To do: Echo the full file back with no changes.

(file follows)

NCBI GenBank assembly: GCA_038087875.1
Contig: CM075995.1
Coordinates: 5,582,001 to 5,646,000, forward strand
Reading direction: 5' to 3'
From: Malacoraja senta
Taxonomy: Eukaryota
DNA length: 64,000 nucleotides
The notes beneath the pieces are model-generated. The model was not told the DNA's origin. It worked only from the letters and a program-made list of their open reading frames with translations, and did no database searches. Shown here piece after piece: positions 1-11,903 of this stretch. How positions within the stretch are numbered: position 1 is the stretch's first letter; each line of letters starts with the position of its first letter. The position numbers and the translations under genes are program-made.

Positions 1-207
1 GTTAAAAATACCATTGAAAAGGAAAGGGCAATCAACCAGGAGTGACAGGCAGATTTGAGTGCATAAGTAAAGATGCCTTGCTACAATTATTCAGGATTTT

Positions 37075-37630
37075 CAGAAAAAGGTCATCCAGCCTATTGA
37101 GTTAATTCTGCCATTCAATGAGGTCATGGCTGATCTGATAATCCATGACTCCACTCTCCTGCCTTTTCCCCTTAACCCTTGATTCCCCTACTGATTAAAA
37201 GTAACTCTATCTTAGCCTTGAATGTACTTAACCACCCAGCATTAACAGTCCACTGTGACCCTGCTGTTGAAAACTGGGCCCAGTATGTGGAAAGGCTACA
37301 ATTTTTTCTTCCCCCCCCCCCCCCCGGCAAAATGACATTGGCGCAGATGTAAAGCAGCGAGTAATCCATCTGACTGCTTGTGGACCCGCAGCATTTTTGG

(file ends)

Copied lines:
NCBI GenBank assembly: GCA_038087875.1
Contig: CM075995.1
Coordinates: 5,582,001 to 5,646,000, forward strand
Reading direction: 5' to 3'
From: Malacoraja senta
Taxonomy: Eukaryota
DNA length: 64,000 nucleotides
The notes beneath the pieces are model-generated. The model was not told the DNA's origin. It worked only from the letters and a program-made list of their open reading frames with translations, and did no database searches. Shown here piece after piece: positions 1-11,903 of this stretch. How positions within the stretch are numbered: position 1 is the stretch's first letter; each line of letters starts with the position of its first letter. The position numbers and the translations under genes are program-made.

Positions 1-207
1 GTTAAAAATACCATTGAAAAGGAAAGGGCAATCAACCAGGAGTGACAGGCAGATTTGAGTGCATAAGTAAAGATGCCTTGCTACAATTATTCAGGATTTT

Positions 37075-37630
37075 CAGAAAAAGGTCATCCAGCCTATTGA
37101 GTTAATTCTGCCATTCAATGAGGTCATGGCTGATCTGATAATCCATGACTCCACTCTCCTGCCTTTTCCCCTTAACCCTTGATTCCCCTACTGATTAAAA
37201 GTAACTCTATCTTAGCCTTGAATGTACTTAACCACCCAGCATTAACAGTCCACTGTGACCCTGCTGTTGAAAACTGGGCCCAGTATGTGGAAAGGCTACA
37301 ATTTTTTCTTCCCCCCCCCCCCCCCGGCAAAATGACATTGGCGCAGATGTAAAGCAGCGAGTAATCCATCTGACTGCTTGTGGACCCGCAGCATTTTTGG